Considering the majority of information units, we find that the wage bill is around 60% and the capital costs are very high. These two items of expenditure have hampered considerably the development of Information services in most underdeveloped countries. The ridiculous situation where there are cataloguers who are without incoming documents is all too common.
High capital expenditure is the outcome of trying to construct premises modelled on those existing in Europe and North America. The buildings are splendid, but because resources are severely limited, it means that only one or two of these imposing monuments can be erected in a decade. The process of spreading an Information Infrastructure throughout a country is considerably delayed by the adoption of this expensive policy. If we use cost-benefit methods, we may yet discover that it is the cheap, small, well-maintained buildings made of inexpensive building materials that are an important key to the faster growth of our Information services.
All this leads to the conclusion that the standards of Information services must be tailored to the economic ability of a country. If the pattern of Information services is pushed ahead of general economic development, standards will be set that can only be maintained in small pockets of the country. The lucky few may have a very good service, but most people will have no service at all, or a service that is inadequate and at prohibitive distances.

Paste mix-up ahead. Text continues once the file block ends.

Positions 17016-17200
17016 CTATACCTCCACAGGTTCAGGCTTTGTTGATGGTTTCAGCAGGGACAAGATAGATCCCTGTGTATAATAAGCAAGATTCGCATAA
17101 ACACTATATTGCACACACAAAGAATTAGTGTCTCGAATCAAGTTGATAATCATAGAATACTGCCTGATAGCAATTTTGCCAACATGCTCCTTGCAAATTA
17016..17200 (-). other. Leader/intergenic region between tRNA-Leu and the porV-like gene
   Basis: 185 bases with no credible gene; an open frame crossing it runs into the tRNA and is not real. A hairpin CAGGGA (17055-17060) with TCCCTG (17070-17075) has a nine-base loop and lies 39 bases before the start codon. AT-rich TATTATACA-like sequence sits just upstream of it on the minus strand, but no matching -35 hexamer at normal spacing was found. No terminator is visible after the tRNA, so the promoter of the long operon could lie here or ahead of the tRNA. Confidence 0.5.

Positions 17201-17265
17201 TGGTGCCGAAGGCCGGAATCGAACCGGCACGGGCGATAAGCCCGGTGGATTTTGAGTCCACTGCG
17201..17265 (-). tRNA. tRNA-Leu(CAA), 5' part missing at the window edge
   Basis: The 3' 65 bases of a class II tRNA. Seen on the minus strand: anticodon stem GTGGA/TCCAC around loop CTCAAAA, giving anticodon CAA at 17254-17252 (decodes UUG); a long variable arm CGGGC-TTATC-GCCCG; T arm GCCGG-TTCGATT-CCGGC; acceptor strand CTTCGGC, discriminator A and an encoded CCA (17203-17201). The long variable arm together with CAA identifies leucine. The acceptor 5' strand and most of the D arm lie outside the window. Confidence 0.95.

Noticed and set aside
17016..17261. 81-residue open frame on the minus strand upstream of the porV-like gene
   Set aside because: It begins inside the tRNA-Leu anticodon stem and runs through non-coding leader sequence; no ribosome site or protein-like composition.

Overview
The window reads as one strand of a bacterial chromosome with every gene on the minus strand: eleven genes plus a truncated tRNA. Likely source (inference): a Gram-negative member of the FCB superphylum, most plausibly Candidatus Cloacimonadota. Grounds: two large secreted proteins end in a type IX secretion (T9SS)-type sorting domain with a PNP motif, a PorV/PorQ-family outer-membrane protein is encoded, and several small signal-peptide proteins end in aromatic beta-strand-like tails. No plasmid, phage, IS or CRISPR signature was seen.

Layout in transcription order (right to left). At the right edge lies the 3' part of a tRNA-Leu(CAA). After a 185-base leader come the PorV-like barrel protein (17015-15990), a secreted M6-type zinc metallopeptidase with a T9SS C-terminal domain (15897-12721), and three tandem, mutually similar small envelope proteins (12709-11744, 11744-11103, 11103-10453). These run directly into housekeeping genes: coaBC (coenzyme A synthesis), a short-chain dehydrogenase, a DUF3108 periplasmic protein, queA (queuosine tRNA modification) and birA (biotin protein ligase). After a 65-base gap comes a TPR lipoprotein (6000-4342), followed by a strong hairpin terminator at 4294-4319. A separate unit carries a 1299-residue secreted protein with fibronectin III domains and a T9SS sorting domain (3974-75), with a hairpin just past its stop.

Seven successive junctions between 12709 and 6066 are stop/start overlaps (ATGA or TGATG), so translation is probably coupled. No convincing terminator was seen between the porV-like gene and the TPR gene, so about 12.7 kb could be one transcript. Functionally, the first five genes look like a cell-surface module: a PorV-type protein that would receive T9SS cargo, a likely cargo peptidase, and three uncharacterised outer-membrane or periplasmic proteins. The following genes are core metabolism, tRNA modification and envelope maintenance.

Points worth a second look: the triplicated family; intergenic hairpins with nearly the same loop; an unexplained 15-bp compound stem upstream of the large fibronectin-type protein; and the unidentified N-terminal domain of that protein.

The planning of Information services in developing countries needs to be deliberately related to a particular time and place. The temptation to upgrade standards, complexity, and sophistication before extending coverage needs to be checked, for this "keeping up with the Jones"' results in prestige programmes that do little to extend the coverage of Information services while absorbing large sums of money and pools of skill.
There is yet another reason why plans having a low capital output ratio are to be preferred. Most developing countries have a constantly fluctuating economy because this depends on the export of a few main crops or products - so that as world prices fluctuate the economy alternates from slump to boom and back again in bewildering succession. Government revenues that depend on such earnings reflect these cycles - expensive plans initiated during boom periods act as a painful drain on funds during periods of slump.
1.3.2 The Role of Information workers
Most of the staff holding senior positions in underdeveloped countries have been trained on a background of Information work as practiced in industrialised countries. Not unexpectedly, the prevailing attitude is that this is the way in which users should behave, and the way in which Information services operate. My belief, already stated, is that this is an erroneous view of things because the lavish standards of service that exist in a typical developed country are impossible to maintain in a poor country, unless the objective is to provide an Information service for the fortunate few rather than the majority of mankind in developing societies. Indeed, this does, sadly, appear to be the unstated objective of many an Information service in developing countries. After more than 15 years of existence, and expenditure of millions of shillings, many public Library systems have not yet succeeded in serving more than 1% of the population of their areas.